A Quarterly Journal of Contemporary English Language Haibun
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March 2007, vol 3 no 1

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Rona Laycock

Buddhas of Bamiyan

It's gloomy but as we stand on a bluff the sun climbs slowly up into the sky and reveals in the distance ice covered mountains glowing pink, nearby fat-tailed sheep baaing and birds of prey wheeling above us, their cries echoing around the rocks.

eagles rise on
a shiver of thin air
Buddha smiles

The broad valley is perfect; smoke lies across the fields like early morning mist. It is cold here and our warm bed lies empty in the yurt. The indentations we moulded in the night are still witnesses to our sleep. The sun rises through the crags and they are drawn into its light and warmth. How to describe them? Vast, silent–of course, and grown out of the rock face.

frostbitten houses
in the shadow of holy men
morning voices crackle

Silent and serene, unaffected by the years that had passed since their creation and since Genghis Khan's hordes had defaced them, the Buddhas of Bamian. Their presence is palpable even at that distance and we stand in silence.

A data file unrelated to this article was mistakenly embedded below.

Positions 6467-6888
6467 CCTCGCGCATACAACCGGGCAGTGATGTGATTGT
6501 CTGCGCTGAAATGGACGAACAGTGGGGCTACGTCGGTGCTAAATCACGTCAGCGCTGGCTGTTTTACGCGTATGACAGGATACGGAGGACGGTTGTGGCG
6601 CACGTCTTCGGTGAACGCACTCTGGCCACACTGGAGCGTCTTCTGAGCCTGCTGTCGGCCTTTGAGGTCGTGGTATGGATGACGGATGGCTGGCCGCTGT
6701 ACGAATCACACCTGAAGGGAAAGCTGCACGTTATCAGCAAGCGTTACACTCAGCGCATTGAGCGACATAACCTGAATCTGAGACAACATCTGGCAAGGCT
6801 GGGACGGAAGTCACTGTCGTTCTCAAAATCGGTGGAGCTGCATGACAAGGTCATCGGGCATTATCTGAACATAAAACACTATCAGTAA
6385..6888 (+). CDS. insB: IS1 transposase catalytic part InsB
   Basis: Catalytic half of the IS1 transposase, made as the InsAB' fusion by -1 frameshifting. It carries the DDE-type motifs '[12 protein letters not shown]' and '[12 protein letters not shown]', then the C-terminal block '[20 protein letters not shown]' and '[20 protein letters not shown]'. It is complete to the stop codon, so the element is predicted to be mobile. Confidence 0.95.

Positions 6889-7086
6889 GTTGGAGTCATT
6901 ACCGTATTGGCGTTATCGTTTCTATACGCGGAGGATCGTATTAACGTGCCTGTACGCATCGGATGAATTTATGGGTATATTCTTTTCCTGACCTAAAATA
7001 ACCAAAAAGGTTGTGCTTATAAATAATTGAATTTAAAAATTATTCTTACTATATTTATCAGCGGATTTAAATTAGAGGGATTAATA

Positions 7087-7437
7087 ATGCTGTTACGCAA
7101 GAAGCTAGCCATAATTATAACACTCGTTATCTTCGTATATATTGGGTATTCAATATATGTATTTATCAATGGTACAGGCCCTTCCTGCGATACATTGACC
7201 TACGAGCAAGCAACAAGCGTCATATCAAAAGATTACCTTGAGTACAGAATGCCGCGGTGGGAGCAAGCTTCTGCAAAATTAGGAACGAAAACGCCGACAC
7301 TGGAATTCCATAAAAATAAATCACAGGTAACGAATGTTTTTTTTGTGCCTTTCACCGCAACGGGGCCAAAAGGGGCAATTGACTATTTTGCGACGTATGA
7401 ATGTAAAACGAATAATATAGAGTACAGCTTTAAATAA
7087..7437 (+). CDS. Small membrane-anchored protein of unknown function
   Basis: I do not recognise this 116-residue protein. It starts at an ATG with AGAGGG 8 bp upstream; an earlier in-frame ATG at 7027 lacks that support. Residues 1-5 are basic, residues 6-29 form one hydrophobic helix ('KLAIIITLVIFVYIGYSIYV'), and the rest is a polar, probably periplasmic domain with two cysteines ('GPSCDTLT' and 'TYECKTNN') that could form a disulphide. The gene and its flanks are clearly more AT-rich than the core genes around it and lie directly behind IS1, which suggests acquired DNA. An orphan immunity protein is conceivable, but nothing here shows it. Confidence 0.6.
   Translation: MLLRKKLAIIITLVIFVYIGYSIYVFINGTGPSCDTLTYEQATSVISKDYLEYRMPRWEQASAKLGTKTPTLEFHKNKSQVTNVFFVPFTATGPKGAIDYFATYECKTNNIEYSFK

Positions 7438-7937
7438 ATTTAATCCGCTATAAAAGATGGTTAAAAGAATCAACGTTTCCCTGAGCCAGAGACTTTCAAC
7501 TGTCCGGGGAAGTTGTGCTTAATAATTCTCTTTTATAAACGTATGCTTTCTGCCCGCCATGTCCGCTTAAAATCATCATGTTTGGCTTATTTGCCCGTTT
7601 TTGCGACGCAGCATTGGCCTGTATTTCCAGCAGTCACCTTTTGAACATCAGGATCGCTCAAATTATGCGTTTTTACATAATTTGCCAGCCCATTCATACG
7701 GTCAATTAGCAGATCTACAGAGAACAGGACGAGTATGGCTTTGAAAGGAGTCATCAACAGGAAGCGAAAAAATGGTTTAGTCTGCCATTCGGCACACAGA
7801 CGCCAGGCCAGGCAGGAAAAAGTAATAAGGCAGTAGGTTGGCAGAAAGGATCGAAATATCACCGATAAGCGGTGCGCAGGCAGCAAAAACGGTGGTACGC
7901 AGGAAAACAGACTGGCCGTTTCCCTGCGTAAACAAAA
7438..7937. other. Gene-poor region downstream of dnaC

on dun coloured hills
the black goats cry for their kids
the goatherd sleeps

he keeps a secret
only tells them in his dreams
the hour of their deaths

When Genghis came this way he slaughtered anything that moved, even the mice, in revenge for the death of his grandson. In March 2001 the Taliban completed the job he had begun. Hazaras with their Mongol features remind us of the thousand men Genghis left behind in order to seed the valley again. Even as they work the fields of wheat and barley their eyes draw us into history. I read somewhere that almost 17 million people worldwide are direct descendants of Genghis Khan. Seems he was quite the ladies' man! Animal dung pats are laid out on the roofs of houses, drying in the sun, fuel for the winter. Long irrigation channels cling to the hillsides, mile after mile, bringing the much-needed water to the fields and trees of the valley. They are small miracles of engineering and the triumph of determination over adversity.

dung on his hands
the young boy laughs
thinking of winter